During the actual attack, the hacker used the infected computers to make their ransom demand known. The use of the victims’ computers to publish a ransom note is also a new trend that has become increasingly prominent among cyber criminals during the coronavirus. At the time of the attack, the hackers demanded $10,000 for each server they had hacked into. The hackers claimed they hit 250 servers - but the reality is closer to ten in all.

“I had access to their main directory,” the hackers wrote to us over Telegram, attaching a screen capture of what they say is the main file director for the entire university’s database. The hacker requested the ransom in cryptocurrency, but it wasn't bitcoin they were initially after - but rather, they asked the university for the money to be paid out in “Monero”, another digital coin known for the anonymity it provides. However, today, as they try to sell the stolen data on the dark web, they have changed currencies and are now asking for two bitcoin, worth roughly 300,000 shekel.

When asked why they initially ask for monero and then pivoted to bitcoin, the hacker responds that it is “because bitcoin is much more popular than monero, so more people can pay with it.”

One of the Israeli ID cards the hackers - known as Pay! - obtained by hacking into Bar Ilan. It is now for sale on the darknet

We also asked them about the negotiations they held with Bar Ilan to have the data released, specifically about their experience with the incident response team they held direct talks with.

“I don’t think the data is important to the university and the person conducting the negotiations with me was weak and was a very poor choice in terms of who was sent to have talks with me.”

The hackers, who go by the alias “Pay!”, sent Haaretz screen captures of his negotiations. They reveal that a person by the name of “Uriah” was sent to secure the data’s release through talks with the hackers. The hackers, the talks reveal, fumed at the university for not paying out the full sum after they proved to “Uriah” they held what is called the “key” needed to decrypt the stolen files he had stolen.

Bar Ilan did actually pay the hacker. Just not in full. The negotiations reveal that the university paid out a small sum of 6.6 monero - about $1,500.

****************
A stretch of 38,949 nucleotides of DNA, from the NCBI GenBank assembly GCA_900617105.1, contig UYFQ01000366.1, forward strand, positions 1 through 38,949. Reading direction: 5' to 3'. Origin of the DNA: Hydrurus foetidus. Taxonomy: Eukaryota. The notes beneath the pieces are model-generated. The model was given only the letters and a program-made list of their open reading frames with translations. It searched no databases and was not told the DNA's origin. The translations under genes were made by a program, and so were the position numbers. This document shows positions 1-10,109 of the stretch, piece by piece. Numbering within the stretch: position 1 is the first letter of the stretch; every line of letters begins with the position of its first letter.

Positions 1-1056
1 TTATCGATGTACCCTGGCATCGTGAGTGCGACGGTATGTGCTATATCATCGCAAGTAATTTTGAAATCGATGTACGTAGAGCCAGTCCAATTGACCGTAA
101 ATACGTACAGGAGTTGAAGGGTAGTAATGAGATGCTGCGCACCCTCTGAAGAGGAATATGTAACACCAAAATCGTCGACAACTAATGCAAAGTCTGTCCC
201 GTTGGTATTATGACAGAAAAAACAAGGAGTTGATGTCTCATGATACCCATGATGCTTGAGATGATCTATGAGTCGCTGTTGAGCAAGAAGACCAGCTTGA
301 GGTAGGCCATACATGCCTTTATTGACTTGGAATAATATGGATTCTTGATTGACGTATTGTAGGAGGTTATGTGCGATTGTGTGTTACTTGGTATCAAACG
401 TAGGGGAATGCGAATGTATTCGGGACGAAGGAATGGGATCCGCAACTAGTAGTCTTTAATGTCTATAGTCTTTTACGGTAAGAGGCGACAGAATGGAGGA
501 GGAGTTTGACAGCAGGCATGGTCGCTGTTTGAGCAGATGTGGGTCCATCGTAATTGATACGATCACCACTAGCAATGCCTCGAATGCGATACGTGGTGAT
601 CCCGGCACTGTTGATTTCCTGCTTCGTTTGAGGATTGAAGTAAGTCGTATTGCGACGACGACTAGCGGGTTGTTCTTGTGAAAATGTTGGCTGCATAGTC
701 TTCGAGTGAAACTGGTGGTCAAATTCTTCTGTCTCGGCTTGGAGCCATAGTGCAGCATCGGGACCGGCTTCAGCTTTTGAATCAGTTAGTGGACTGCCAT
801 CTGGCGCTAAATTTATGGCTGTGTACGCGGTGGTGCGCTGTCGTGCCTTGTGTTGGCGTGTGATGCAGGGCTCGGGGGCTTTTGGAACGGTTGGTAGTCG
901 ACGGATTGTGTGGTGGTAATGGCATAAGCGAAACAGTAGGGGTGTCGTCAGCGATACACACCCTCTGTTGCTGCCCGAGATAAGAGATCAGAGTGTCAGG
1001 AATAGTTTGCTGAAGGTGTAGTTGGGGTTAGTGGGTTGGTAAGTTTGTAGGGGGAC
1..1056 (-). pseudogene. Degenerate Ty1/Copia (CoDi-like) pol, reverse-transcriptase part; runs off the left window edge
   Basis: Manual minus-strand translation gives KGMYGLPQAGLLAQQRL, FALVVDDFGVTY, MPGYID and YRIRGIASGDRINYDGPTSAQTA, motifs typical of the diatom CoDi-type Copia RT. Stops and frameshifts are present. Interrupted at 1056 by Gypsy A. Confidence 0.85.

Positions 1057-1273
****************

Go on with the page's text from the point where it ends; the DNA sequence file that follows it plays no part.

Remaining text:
“This was for the sample files. Three files for $500 a pop,” the hacker explained to us. Thus, they explain, they proved to the university that they had their files and had the key needed to decrypt them and allow the university to regain its access. However, beyond that initial sum, no more money was transferred.

Bar Ilan University, for its part, says the initial payment was “not a ransom payment. It was payment for testing the files and confirming the attacker’s identity.”

It is possible that Bar Ilan was not willing to make a deal with the hacker for the entire system for different reasons. However, the hacker is confident they will find a buyer on the darknet - “if not, I’ll see” what to do next, they say.

What now?

What happens now is all a question of the hacker’s motivation. Some cybercrime groups are motivated not just by financial moties, but also by political ones - for example, Black Shadow, the group that attacked Israael’s Shirbit Insurance, was labeled a hacktivist group also interested in embarrassing an Israeli institution and thus ended up selling the firm’s data online.

In this case, it is also possible that the hackers may want to embarrass the university by publishing its internal documents online and exposing the details of students and staff.

The academic sector has increasingly become the victim of cyberattacks, and only a few weeks ago Haaretz reported about the first case of official Chinese state hacking against Israeli targets. It targeted, among others, academic and research institutions.

Bar Ilan said in response that, “cyber threats and attacks focus on high quality targets [like Bar Ilan] because we conduct influential and life-saving research. Bar Ilan’s network has recently faced a cyberattack. Nonetheless, campus life has continued as usual and our investigation revealed that our core system was not affected.

“We view this event as a serious but rare incident and are learning it and are investing heavily in defenses to protect our research.”

They further said they were working with Israel’s official cyber authority as well as a team of experts.

“In line with the recommendations of our team of experts, the university did not pay out the ransom and did not agree to the attacker’s demands. The reason: Our experts say the data stolen is actually limited. Because the hacker didn't get what they wanted, they are now going to the media to try to increase pressure on the university.”